RITTMAN, Ohio (WEWS) -- Here's some closure on a story News 5 has been following since 2019. In August of that year, a North Olmsted funeral home was shut down, leading to the discovery of 40 boxes of human cremains in a storage closet.
News 5 told you about some of those cremains being identified as veterans last November. Thursday, three of those veterans were finally laid to rest.
Two WWII veterans and one who served in the Korean War were interred at the Ohio Western Reserve National Cemetery. Once that funeral home was shut down, the cremains were moved to North Olmsted City Hall.
Mayor Nicole Dailey Jones discovered they were still there when she took office last year. The city got to work identifying the remains and finding any next of kin they could. They were left with five sets of cremains and were able to identify three of the unclaimed veterans.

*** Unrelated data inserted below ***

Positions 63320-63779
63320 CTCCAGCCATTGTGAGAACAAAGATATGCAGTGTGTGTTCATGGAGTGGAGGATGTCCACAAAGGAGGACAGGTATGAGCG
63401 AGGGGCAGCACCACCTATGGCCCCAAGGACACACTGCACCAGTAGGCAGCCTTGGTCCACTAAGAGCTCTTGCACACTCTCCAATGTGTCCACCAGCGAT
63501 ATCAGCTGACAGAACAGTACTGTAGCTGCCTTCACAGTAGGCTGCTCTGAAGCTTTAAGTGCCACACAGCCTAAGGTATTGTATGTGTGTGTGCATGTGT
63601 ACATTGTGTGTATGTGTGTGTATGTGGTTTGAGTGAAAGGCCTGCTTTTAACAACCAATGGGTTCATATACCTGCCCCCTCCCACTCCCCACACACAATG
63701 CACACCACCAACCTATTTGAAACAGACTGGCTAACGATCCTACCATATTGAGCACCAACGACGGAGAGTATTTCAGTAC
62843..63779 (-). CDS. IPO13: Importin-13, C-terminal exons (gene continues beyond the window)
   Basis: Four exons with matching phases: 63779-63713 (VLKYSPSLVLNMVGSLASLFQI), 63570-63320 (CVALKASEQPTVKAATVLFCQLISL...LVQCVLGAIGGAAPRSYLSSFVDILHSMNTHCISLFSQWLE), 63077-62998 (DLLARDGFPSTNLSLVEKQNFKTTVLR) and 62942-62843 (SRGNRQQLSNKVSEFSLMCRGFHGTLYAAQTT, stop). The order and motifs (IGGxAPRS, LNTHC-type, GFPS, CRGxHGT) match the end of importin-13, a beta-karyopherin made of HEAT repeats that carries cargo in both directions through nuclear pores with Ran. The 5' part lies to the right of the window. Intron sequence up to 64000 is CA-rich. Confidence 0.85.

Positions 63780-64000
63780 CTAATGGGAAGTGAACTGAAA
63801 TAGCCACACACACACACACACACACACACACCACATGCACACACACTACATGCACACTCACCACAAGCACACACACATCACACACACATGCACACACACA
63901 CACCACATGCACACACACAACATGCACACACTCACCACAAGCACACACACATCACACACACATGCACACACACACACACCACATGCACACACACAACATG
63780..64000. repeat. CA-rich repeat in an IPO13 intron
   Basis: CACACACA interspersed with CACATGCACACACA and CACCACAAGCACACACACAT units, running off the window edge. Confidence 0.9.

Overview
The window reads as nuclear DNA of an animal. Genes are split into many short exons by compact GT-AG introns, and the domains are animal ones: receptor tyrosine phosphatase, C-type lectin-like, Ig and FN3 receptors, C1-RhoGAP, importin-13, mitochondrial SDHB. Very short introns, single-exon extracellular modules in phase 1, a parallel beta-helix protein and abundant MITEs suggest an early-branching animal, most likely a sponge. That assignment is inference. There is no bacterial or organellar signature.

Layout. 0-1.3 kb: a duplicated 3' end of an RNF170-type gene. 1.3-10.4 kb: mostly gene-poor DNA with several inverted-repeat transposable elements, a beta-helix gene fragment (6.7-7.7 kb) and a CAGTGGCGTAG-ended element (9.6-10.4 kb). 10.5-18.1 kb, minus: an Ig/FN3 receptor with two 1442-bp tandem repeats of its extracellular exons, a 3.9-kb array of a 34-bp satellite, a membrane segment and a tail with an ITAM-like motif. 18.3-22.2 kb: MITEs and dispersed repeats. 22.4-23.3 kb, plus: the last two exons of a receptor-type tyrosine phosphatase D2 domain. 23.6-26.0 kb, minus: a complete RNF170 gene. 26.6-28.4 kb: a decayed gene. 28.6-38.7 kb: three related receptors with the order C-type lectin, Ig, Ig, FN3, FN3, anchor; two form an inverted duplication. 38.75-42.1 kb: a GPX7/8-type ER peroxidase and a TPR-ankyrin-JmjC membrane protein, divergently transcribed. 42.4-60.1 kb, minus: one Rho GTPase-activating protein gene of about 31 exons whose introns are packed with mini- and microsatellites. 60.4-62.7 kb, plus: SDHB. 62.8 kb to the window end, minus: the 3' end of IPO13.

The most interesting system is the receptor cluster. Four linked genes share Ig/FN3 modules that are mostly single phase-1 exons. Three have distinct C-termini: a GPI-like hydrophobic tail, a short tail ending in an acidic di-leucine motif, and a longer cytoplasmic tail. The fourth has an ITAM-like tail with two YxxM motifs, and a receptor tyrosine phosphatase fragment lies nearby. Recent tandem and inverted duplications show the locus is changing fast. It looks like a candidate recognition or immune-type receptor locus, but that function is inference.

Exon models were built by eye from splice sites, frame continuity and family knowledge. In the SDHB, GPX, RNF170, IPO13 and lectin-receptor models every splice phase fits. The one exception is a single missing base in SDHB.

The city is still working to identify the last two. As for the three who were identified, with no one left to lay them to rest, the mayor's office took on the role.
"We would like to thank these service members for their dedication to our country," Dailey Jones said at Thursday's ceremony.
With no one left to claim these veterans, their final farewell was attended by city staffers and representatives from VFW Post 7647.
Barbara Svajhart explained her family's history of military service brought her to the cemetery.
"It means tremendous to us that we make sure that these men or women are properly taken care of," she told News 5.
Though they'd never met these soldiers in life, this group showed up to honor them in death. And after three ceremonies, three renditions of taps, and three flags folded; these veterans can finally rest in peace.
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